Lecture Series Returns with Focus on American Democracy


An American flag waives in front of JSU's Houston Cole Library on a foggy morning in 2021. Photo by JSU Digital Media Services.

by Buffy Lockette

The JSU Department of Sociology and Political Science will present its third annual lecture series focused on American democracy in 2022-2023 – the Tocqueville Lecture Series. 

Established on campus in 2020 under the leadership of Dr. Benjamin Isaak Gross, assistant professor of political science, the free, non-partisan series offers the public the opportunity to hear from leading scholars, professionals and civic leaders on timely issues impacting American society. For example: the complicated relationship between liberty and equality.

“Liberty and equality are two foundational concepts in American government, but those concepts are not the same,” Gross said. “Sometimes, to preserve one you have to sacrifice or compromise the other – and that tension has always challenged American democracy.” 

French sociologist and political theorist Alexis de Tocqueville – for whom the lecture series was named – was a groundbreaking scholar in this area. While traveling the US to study its prisons in 1831, he became fascinated with American democracy. He published the landmark book, “Democracy in America” in 1835, which History.com considers “one of the most influential books of the 19th century,” that “remains a valuable explanation of America to Europeans and of Americans to themselves.”

“Tocqueville wondered how America was making two things that are often at odds which each other – liberty and equality – work together,” Gross said. “He thought we might be on the path to something, but that it wasn't going to be easy or certain. Still, he saw America as an example that could inform and educate other democratic governments, such as his homeland of France.”

The lecture series invites the general public, as well as students, faculty and staff from across Alabama, to engage with ideas that are important in the founding and continuation of American government. The 2022-23 lectures include topics such as Title IX, authoritarian disinformation, freedom of speech and more.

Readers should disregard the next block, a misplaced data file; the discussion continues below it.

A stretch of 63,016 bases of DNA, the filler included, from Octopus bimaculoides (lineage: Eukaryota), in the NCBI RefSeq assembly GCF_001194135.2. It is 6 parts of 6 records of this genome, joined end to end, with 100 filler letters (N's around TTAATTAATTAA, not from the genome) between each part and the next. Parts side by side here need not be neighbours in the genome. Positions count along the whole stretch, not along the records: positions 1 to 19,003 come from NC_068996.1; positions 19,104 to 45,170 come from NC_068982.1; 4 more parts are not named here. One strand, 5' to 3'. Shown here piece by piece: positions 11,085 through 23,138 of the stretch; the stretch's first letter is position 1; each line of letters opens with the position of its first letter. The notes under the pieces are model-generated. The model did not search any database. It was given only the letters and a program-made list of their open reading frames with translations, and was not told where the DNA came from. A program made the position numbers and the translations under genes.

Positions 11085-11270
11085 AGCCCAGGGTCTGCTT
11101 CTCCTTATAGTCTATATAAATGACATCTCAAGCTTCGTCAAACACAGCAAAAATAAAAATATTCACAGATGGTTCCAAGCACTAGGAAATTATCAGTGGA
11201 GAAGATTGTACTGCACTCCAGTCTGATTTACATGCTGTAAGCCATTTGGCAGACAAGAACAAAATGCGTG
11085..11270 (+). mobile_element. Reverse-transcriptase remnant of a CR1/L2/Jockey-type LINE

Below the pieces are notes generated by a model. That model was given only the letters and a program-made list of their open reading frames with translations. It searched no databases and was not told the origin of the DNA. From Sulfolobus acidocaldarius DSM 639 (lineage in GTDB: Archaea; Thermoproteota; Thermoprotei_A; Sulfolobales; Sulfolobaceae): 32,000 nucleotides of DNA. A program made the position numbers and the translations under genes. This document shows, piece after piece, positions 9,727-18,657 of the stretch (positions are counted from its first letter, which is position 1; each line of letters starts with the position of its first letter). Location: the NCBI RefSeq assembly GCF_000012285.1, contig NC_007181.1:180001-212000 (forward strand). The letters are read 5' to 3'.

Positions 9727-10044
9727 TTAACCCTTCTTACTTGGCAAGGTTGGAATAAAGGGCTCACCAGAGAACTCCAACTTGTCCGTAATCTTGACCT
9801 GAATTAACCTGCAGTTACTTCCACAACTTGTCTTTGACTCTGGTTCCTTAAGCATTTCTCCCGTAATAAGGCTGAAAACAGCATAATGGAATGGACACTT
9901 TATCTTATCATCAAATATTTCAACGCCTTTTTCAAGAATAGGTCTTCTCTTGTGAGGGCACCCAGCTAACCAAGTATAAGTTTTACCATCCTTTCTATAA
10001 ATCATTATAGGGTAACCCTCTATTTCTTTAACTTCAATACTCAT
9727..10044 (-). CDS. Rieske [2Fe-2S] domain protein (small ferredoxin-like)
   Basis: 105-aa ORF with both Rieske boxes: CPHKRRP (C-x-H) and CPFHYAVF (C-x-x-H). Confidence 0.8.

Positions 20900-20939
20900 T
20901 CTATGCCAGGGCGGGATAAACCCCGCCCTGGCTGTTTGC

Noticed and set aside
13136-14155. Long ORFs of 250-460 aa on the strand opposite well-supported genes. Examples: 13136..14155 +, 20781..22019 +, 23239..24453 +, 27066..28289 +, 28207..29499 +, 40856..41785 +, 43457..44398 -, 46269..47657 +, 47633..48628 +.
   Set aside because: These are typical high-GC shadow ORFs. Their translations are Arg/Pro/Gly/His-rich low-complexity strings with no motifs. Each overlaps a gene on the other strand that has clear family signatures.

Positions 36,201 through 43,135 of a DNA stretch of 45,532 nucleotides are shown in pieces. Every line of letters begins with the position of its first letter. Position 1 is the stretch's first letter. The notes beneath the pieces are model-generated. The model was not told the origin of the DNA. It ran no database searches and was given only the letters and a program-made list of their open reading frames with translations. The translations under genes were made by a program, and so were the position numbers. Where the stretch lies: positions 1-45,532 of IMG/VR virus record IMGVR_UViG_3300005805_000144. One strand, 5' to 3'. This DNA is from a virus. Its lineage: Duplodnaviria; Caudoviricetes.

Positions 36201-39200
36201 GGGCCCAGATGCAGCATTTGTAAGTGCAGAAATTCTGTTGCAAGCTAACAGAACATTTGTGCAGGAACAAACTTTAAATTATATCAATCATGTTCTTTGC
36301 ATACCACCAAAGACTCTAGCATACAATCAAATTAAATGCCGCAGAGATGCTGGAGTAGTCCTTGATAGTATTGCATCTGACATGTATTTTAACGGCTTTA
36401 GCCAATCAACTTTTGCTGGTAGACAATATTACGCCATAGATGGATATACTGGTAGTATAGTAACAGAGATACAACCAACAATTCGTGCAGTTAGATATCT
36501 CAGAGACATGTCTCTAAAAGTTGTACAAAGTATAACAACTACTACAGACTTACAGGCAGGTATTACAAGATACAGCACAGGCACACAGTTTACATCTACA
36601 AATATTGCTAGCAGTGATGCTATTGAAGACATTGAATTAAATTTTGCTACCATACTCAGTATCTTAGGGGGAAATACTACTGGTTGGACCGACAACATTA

The 2022-2023 Lecture Schedule includes the following events:

  • Sept. 20: “Restoring the Constitutional Integrity of Title IX,” with Dr. Elizabeth Kaufer Busch, Christopher Newport University
  • Oct. 20: “Disinformation and the Threat to Democracy,” with Dr. Brandon Stewart, Troy University 
  • Nov. 10: “A Discussion of Frederick Douglass's Remarkable 1876 Eulogy of President Lincoln,” Dr. Richard Ruderman, University of North Texas
  • Feb. 2: “What is Political Civility Today?” with Dr. Lee Trepanier, Samford University
  • March 1: “The Inegalitarian Equality of the Declaration of Independence,” with Dr. Emma Rodman, University of Massachusetts, Lowell
  • March 30: “Free Speech on Campus” with Dr. Jonathan Marks, Ursinus College

All lectures are offered virtually, with some hybrid sessions, and are free and open to the public thanks to grants from the Alabama Humanities Alliance and the Jack Miller Center for Teaching America’s Founding Principles and History. High school and university faculty, civic groups and other organizations, as well as the general public, are invited to stream the live virtual lectures through Zoom or attend hybrid events on campus. Past lectures are also accessible through the series’ YouTube channel

For more information, contact Dr. Gross at 256-782-5651 or bgross@jsu.edu. Follow the Tocqueville Lecture Series on Facebook for updates.